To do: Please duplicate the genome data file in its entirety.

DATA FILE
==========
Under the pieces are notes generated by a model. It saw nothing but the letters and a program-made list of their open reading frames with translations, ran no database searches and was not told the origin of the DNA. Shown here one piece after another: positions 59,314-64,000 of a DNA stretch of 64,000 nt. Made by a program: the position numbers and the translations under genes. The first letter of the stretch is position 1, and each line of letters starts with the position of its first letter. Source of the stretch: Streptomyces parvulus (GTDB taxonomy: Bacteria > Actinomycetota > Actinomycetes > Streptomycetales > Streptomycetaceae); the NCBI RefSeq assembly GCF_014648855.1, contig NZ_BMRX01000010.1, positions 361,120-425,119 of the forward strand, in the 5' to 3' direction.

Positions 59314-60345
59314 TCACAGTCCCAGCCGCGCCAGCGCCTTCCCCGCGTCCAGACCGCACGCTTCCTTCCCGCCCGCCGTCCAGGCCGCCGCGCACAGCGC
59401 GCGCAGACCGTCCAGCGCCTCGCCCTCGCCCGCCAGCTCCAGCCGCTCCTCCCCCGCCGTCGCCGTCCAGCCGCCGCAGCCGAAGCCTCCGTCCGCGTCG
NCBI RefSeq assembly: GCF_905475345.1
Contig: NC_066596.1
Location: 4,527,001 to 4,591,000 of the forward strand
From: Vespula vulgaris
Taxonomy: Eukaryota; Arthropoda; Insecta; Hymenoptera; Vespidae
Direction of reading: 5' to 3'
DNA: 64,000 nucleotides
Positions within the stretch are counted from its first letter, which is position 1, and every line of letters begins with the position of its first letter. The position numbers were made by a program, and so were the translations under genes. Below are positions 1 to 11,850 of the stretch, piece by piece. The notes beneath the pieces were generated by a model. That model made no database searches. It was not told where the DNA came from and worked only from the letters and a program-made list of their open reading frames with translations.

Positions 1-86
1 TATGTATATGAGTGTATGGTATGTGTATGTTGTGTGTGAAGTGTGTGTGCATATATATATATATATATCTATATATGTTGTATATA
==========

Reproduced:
Under the pieces are notes generated by a model. It saw nothing but the letters and a program-made list of their open reading frames with translations, ran no database searches and was not told the origin of the DNA. Shown here one piece after another: positions 59,314-64,000 of a DNA stretch of 64,000 nt. Made by a program: the position numbers and the translations under genes. The first letter of the stretch is position 1, and each line of letters starts with the position of its first letter. Source of the stretch: Streptomyces parvulus (GTDB taxonomy: Bacteria > Actinomycetota > Actinomycetes > Streptomycetales > Streptomycetaceae); the NCBI RefSeq assembly GCF_014648855.1, contig NZ_BMRX01000010.1, positions 361,120-425,119 of the forward strand, in the 5' to 3' direction.

Positions 59314-60345
59314 TCACAGTCCCAGCCGCGCCAGCGCCTTCCCCGCGTCCAGACCGCACGCTTCCTTCCCGCCCGCCGTCCAGGCCGCCGCGCACAGCGC
59401 GCGCAGACCGTCCAGCGCCTCGCCCTCGCCCGCCAGCTCCAGCCGCTCCTCCCCCGCCGTCGCCGTCCAGCCGCCGCAGCCGAAGCCTCCGTCCGCGTCG
NCBI RefSeq assembly: GCF_905475345.1
Contig: NC_066596.1
Location: 4,527,001 to 4,591,000 of the forward strand
From: Vespula vulgaris
Taxonomy: Eukaryota; Arthropoda; Insecta; Hymenoptera; Vespidae
Direction of reading: 5' to 3'
DNA: 64,000 nucleotides
Positions within the stretch are counted from its first letter, which is position 1, and every line of letters begins with the position of its first letter. The position numbers were made by a program, and so were the translations under genes. Below are positions 1 to 11,850 of the stretch, piece by piece. The notes beneath the pieces were generated by a model. That model made no database searches. It was not told where the DNA came from and worked only from the letters and a program-made list of their open reading frames with translations.

Positions 1-86
1 TATGTATATGAGTGTATGGTATGTGTATGTTGTGTGTGAAGTGTGTGTGCATATATATATATATATATCTATATATGTTGTATATA